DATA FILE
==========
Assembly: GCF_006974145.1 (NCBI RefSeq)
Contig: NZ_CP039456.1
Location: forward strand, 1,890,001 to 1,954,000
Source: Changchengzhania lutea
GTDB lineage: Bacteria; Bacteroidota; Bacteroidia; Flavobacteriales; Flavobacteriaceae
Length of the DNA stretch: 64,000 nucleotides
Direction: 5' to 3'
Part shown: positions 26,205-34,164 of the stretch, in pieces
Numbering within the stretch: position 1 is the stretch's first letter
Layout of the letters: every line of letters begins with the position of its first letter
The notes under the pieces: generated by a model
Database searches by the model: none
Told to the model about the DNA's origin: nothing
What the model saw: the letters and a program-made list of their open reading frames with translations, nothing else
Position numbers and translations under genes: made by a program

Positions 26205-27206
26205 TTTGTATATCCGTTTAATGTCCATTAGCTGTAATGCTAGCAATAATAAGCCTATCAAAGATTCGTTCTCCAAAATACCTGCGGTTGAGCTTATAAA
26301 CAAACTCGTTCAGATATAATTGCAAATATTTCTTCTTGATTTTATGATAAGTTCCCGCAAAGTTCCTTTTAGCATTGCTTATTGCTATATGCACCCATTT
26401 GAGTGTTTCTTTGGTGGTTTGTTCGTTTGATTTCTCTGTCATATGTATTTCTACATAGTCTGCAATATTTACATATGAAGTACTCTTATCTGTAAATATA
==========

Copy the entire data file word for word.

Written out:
Assembly: GCF_006974145.1 (NCBI RefSeq)
Contig: NZ_CP039456.1
Location: forward strand, 1,890,001 to 1,954,000
Source: Changchengzhania lutea
GTDB lineage: Bacteria; Bacteroidota; Bacteroidia; Flavobacteriales; Flavobacteriaceae
Length of the DNA stretch: 64,000 nucleotides
Direction: 5' to 3'
Part shown: positions 26,205-34,164 of the stretch, in pieces
Numbering within the stretch: position 1 is the stretch's first letter
Layout of the letters: every line of letters begins with the position of its first letter
The notes under the pieces: generated by a model
Database searches by the model: none
Told to the model about the DNA's origin: nothing
What the model saw: the letters and a program-made list of their open reading frames with translations, nothing else
Position numbers and translations under genes: made by a program

Positions 26205-27206
26205 TTTGTATATCCGTTTAATGTCCATTAGCTGTAATGCTAGCAATAATAAGCCTATCAAAGATTCGTTCTCCAAAATACCTGCGGTTGAGCTTATAAA
26301 CAAACTCGTTCAGATATAATTGCAAATATTTCTTCTTGATTTTATGATAAGTTCCCGCAAAGTTCCTTTTAGCATTGCTTATTGCTATATGCACCCATTT
26401 GAGTGTTTCTTTGGTGGTTTGTTCGTTTGATTTCTCTGTCATATGTATTTCTACATAGTCTGCAATATTTACATATGAAGTACTCTTATCTGTAAATATA